Hyman Has Real-Life Conflict of Interest w/ New Federal Theatre Production

News   Hyman Has Real-Life Conflict of Interest w/ New Federal Theatre Production Apparently, there was a 'conflict of interest' in the new production of Conflict of Interest playing at the Henry Street Settlement's Harry De Jur Playhouse Nov. 2-26 in New York City. Earle Hyman, whose name was attached to the show prior to the opening, dropped out of the play months ago because of a "difference of opinion," said Hyman's agent to Playbill On-Line (Nov. 3). Hyman is replaced by Harold Scott.

Apparently, there was a 'conflict of interest' in the new production of Conflict of Interest playing at the Henry Street Settlement's Harry De Jur Playhouse Nov. 2-26 in New York City. Earle Hyman, whose name was attached to the show prior to the opening, dropped out of the play months ago because of a "difference of opinion," said Hyman's agent to Playbill On-Line (Nov. 3). Hyman is replaced by Harold Scott.

Hyman is perhaps best known for his role as Cliff's father Russell Huxtable on "The Cosby Show." He also recently played in the Alley Theatre's premiere of Edward Albee's The Play About the Baby in Houston.

Scott appeared on Broadway in Lorraine Hansberry's Les Blancs (alongside castmate Hyman). He has also directed productions for the Great White Way including Suddenly Last Summer and Paul Robeson.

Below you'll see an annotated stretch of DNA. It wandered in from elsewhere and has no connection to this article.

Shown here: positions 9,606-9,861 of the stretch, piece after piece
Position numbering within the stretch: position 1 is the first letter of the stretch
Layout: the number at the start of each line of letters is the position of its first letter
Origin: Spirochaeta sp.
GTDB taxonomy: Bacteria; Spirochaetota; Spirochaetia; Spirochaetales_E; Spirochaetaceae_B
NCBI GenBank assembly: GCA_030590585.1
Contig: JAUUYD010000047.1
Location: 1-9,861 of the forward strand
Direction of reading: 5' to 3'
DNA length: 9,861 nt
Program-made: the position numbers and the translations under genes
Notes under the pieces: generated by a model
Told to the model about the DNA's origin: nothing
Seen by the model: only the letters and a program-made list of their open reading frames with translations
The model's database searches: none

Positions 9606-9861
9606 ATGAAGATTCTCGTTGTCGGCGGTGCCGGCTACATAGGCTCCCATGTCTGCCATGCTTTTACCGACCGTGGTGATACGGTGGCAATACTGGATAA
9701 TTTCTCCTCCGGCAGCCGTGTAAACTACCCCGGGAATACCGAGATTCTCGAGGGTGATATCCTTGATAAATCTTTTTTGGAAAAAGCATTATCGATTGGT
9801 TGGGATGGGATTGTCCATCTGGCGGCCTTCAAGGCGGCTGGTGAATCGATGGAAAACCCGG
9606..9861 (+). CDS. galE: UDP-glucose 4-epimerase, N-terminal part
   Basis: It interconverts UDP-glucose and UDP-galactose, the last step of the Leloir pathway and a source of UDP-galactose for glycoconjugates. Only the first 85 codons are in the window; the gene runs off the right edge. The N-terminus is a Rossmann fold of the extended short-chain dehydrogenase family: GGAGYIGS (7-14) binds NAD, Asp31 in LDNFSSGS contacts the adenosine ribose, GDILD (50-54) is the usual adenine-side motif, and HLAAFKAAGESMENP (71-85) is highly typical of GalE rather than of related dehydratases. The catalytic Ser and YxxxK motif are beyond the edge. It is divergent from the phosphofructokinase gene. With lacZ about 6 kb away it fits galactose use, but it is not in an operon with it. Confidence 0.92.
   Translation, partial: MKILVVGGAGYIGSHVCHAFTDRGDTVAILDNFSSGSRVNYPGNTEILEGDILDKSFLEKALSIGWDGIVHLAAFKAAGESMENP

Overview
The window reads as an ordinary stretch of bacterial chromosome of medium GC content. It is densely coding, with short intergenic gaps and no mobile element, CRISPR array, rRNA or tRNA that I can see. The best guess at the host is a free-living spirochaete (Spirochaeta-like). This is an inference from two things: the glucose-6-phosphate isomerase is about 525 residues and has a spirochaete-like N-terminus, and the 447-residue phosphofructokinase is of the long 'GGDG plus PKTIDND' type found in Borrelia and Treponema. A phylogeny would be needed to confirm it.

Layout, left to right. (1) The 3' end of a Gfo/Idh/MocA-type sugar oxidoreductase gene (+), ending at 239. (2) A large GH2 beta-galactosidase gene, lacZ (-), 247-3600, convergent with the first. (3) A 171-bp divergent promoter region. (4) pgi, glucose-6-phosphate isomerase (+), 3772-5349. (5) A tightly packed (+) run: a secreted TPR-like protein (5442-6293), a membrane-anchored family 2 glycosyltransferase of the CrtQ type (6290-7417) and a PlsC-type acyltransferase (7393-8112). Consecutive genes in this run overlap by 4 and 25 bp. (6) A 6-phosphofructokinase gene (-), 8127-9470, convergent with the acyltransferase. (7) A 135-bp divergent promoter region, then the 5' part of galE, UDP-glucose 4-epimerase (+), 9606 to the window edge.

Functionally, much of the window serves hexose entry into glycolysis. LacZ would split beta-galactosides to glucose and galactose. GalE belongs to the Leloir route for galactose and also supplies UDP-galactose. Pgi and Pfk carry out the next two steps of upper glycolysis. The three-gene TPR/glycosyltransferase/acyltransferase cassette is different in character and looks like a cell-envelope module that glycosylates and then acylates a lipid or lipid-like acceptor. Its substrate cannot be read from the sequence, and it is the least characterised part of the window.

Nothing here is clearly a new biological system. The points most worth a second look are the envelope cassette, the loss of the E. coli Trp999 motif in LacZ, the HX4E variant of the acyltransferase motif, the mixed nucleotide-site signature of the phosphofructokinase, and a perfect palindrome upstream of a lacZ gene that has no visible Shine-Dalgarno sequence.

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The New Federal Theatre production of Conflict of Interest by Jay Broad about a U.S. President who tries to remove an African American Supreme Court Justice stars Al Freeman, Jr. and Ellen Holly. Freeman, Jr. (Blues for Mr. Charlie , "Malcolm X") portrays the Supreme Court Justice Joe Balding. Holly, probably most known for her role as Carla on the soap "One Life To Live," plays his wife. Conflict had its debut at DC's Arena Stage in the 1971-72 season. It was that production that NFT founder and artistic director Woodie King, Jr., saw and decided, almost 30 years later, to bring back. Playwright-director Broad told Playbill On Line that when approached by King with the idea of the revival, he actually hadn't read it in over 15 years. However, he noted, "How little the actual thinking, about how government and politics work, has changed [since the '70s]. He added "It's probably more extreme today, in terms of what people would do to stay in power ."

Performances of Conflict can be seen at the Henry Street Settlement's Harry De Jur, 466 Grand Street (near Pitt St.) on the Lower East Side of Manhattan, through Nov. 30. For tickets call (212) 279-4200 or visit the NFT Homepage.

— by Ernio Hernandez